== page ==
This is a continuation of “The Crouse Story”- if you don’t know how the Crouse story began.. please read “Alex.”
The year was 2002 and Mary Crouse knew that while Alex was a truly blessing and as she puts it ‘the fantasy adoption’ (everything went perfectly) she knew she wanted another child. She did not want Alex to grow up alone.
She called the social worker at AIAA (adoption agency where she had gotten Alex) and said that “she wanted to put in her order for another child.” Mary wanted a Bulgarian, with a clef pallete and it didn’t matter… boy or a girl. The social worker advised her that it might be a little while to find another child but to hold tight. It took 7 whole days before Mary received a call about a 5 month old little girl that had a clef pallete and her parents had signed their rights away. Alex was going to have a sister! They would call her Jessi.
The adoption process moved forward as it had in Alex’s story. The Crouse’s had been through this process before and so the paperwork was a breeze. When Jessi was 8 months old they were able to go to Bulgaria and see their daughter for the first time. It was January of 2003. Jessi was beautiful, fine and healthy and weighted 10 lbs. Bulgarian law requires you to come and see the child and “approve” and when you leave the finalization of the adoption process begins in the court system in Bulgaria.
Nine months later in October of 2003 the adoption was final in Bulgaria and it was time to pick Jessi up and bring her home. Alex, the big brother was now 5 1/2 years old. Remember that Alex’s adoption was “the fairy tale adoption- so smooth.” Unfortunately, it would not be the same for Jessi.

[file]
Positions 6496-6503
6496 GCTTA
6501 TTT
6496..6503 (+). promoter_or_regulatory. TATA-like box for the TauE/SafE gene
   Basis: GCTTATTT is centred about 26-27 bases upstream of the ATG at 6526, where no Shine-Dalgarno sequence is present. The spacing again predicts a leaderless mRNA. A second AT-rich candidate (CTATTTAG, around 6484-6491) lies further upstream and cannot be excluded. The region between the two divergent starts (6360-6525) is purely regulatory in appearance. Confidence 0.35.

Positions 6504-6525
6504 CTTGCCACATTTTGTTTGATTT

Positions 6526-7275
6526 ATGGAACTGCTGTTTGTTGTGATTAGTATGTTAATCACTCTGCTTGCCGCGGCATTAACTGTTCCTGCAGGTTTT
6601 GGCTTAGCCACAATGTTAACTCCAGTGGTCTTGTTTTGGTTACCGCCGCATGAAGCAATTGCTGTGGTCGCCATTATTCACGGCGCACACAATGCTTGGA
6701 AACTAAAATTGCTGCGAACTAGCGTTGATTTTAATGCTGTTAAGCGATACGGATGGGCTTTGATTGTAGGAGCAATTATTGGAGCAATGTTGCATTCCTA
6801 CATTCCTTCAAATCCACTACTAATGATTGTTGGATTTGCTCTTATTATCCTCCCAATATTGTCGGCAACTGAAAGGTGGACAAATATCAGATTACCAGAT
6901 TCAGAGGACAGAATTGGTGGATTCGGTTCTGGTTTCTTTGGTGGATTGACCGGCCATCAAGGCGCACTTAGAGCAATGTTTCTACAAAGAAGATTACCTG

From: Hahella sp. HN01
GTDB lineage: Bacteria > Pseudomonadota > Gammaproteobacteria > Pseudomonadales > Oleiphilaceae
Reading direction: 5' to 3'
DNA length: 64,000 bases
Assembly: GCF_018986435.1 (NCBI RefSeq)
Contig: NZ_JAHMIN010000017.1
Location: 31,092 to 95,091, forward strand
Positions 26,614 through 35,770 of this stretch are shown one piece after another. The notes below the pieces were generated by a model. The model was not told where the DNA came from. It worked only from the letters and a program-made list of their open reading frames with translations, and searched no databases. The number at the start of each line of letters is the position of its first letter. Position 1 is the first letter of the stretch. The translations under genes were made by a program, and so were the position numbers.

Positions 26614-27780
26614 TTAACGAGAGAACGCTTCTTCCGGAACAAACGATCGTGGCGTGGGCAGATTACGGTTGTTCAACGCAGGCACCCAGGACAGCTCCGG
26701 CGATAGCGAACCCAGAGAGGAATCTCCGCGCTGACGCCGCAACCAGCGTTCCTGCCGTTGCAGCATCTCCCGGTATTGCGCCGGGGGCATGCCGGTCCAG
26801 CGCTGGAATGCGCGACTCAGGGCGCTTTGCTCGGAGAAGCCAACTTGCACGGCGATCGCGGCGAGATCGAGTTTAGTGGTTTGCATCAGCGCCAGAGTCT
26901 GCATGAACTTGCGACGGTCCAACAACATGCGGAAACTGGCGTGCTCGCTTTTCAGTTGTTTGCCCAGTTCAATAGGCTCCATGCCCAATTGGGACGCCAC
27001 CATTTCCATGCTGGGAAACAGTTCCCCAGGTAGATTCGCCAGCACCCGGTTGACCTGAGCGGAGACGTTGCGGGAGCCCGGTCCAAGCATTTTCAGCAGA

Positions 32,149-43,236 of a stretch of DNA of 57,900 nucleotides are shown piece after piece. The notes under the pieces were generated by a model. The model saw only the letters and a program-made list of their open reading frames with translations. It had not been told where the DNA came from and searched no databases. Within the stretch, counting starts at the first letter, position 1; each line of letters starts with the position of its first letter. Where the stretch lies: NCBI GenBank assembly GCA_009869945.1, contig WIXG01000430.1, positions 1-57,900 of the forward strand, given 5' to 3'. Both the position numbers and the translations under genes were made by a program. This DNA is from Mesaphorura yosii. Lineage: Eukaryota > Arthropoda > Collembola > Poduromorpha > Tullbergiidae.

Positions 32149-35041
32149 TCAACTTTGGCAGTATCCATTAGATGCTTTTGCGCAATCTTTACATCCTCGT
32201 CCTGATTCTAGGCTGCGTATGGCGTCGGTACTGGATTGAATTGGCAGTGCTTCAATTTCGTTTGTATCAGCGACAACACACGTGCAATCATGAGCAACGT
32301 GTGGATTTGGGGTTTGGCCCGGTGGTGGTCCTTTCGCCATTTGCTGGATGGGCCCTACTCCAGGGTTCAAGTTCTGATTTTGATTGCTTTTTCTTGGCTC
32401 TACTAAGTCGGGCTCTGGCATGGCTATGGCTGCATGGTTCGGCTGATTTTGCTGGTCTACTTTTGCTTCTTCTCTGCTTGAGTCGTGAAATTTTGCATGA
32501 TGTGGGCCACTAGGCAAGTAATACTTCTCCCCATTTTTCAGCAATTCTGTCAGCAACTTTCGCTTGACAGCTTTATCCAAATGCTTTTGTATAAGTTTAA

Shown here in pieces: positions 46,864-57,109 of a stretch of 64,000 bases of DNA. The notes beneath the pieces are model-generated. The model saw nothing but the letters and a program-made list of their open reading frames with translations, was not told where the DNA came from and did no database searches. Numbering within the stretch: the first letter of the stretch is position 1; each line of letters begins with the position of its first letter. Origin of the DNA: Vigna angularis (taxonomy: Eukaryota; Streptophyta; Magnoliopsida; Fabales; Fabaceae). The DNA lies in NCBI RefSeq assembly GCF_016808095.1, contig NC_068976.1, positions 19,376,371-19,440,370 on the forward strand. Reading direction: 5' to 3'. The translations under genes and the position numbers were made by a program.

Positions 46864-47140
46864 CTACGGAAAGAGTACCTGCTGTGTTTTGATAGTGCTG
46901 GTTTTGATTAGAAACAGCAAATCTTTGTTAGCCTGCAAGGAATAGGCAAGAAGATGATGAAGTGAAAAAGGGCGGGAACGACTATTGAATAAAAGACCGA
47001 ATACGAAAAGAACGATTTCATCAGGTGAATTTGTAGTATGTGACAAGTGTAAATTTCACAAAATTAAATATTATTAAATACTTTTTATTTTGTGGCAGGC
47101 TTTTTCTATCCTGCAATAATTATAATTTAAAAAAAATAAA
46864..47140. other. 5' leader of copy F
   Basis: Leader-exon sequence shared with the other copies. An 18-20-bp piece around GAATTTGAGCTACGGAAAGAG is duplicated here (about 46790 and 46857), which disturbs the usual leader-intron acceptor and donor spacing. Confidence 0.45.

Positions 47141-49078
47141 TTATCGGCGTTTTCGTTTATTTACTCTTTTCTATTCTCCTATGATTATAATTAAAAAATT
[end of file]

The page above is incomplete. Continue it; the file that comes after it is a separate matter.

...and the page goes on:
Mary flew to Bulgaria with her son Alex to bring Jessi home. Jessi was now 16 months old. However, when Mary saw her- something had changed. The 7 month old little girl who was so full of life – interactive, curious, playing…didn’t have the same cheerful demeanor about her. She had gone from acting and looking “normal” to almost being autistic. What had happened? What changed? What have you done to my daughter?
After further inquiry, the only conclusion Mary came to was that Jessi had her first surgery on her pallette in Bulgaria before she was one. After that surgery, Jessi was placed in isolation for 30 days. While in isolation, they had her hands wrapped which was very traumatic to Jessi. At this point, Jessi weighed 16 lbs and clearly malnourished. But Mary was determined to get her back on track.
One of the biggest challenges coming home was airport travel. Alex’s adoption was pre 9-11 and Jessi would be after 9-11. Being in an airport half way around the world with a 5 1/2 year old and a 16 month old (with challenges) was nothing short of difficult. Alex had a Bulgarian passport and an American green card… she was an American traveling with a foreign child (ren) and it was tough.
Jessi cried for 45 minutes every hour while on the plane. She seemed to do better when she was in a pouch close to Mary facing outward. But because it was post 9-11 and they were flying through New York, Mary was forced to take her out of the pouch going through security and customs which of course caused the crying to start again.
They made it back to Texas and Jessi was not improving. She was rigid, she sucked the back of her hand, constantly crying and rocking her head. Mary says that it was almost like Jessi had given up her will to live. Again- WHAT HAPPENED to my daughter?
UP NEXT…. Therapy and the Turnaround